Last week, it was revealed that Google Wallet was effectively coming back from the dead with a brand new icon and a possible takeover of the relaunched Google Pay. I know, I know, confusing, right? Google keeps trashing its own efforts to overtake Apple Pay by renaming its core payment service, as evidenced by the fact that every time I go to the register at a store and tap to pay, I’m asked if it’s Apple Pay, Samsung Pay or “Android Pay”. Sometimes, people even ask if it’s “Google Wallet”, and I tell them “nope, Google Pay“. Well, I used to, at least. Now, I just tap and move on with my day accepting that someone thinks I used an iPhone-shaped Android phone…oh, wait.
Now that Wallet may be well, Wallet again (albeit we have no physical card like back in the good ol’ days), Mishaal Rahman has uncovered new screenshots of its user interface in Google Play Services. You can check them out below, and exactly as I suspected, Pay will remain the primary service for well, paying for things, while Wallet will become the new face of your digital cards. Why on earth there needs to be two services when one currently suffices just fine is beyond me. Perhaps the company didn’t want to do away with the branding entirely as it’s more user-friendly than “Pay”, but I believe this needlessly convolutes things even more.
In confirmation of 9to5Google’s leaked Wallet icon that was posted last week (seen in the feature image as well), a screenshot showing a setup screen for a “Google Pay” contactless payment is shown. Again, it looks like Wallet will overtake the Pay app, and “Google Pay” itself will simply be the name of the service on the back end of Wallet that will handle credit and debit cards while the Wallet app handles the user experience, including loyalty cards, parking programs, flight boarding passes, and more.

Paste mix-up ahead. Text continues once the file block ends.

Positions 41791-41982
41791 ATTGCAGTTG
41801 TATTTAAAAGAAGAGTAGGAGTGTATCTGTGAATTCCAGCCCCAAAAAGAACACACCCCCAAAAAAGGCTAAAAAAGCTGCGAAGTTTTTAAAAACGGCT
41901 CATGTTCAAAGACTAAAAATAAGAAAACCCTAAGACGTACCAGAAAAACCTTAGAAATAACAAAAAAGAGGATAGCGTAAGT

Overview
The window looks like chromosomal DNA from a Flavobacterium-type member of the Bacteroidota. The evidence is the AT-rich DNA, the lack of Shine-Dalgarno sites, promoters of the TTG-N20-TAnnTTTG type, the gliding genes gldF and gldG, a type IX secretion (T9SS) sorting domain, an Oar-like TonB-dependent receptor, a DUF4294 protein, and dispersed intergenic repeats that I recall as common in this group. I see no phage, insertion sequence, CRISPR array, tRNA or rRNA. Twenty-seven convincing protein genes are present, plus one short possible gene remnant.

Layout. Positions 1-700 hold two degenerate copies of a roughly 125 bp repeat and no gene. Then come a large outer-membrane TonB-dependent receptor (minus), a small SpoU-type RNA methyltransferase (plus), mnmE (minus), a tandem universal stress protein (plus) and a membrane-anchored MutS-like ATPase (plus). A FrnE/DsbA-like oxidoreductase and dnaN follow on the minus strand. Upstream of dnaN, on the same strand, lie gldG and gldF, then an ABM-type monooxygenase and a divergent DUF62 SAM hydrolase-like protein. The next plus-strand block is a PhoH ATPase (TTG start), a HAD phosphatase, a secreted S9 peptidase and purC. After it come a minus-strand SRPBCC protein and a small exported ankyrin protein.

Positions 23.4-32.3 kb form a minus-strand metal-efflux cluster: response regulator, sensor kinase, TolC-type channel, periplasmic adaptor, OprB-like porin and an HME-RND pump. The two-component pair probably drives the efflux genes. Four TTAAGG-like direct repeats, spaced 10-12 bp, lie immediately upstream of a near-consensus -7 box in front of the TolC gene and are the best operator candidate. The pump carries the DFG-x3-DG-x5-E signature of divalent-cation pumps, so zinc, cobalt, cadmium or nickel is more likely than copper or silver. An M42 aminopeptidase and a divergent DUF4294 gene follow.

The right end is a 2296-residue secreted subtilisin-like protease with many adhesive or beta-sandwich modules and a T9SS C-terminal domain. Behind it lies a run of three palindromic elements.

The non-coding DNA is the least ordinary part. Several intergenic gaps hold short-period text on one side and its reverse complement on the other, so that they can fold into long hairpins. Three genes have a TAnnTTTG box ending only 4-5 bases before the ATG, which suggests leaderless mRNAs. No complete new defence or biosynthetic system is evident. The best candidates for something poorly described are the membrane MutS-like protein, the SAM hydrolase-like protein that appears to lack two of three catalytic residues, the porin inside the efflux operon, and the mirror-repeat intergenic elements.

Essentially, I see this as Google putting things back the way they were right before it merged them in 2018. If you think back, this is almost exactly how Wallet worked before it was merged with Pay, and I’m of the opinion that it was just a really bad long-term experiment that we’re now going to be free of. I criticize the new direction only because it adds more confusion than it needed to, not because it’s a bad move.
I wish Google would think more critically about large, swathing motions like this in the future before executing them. Whatever, I guess – I may sound bitter, but all things considered, I’m happy to see Google Wallet come back from beyond the clutches of the grave as I have a fondness for it since I’ve piloted it since the launch of the physical card that’s still collecting lint in my wallet even though it was deactivated years ago.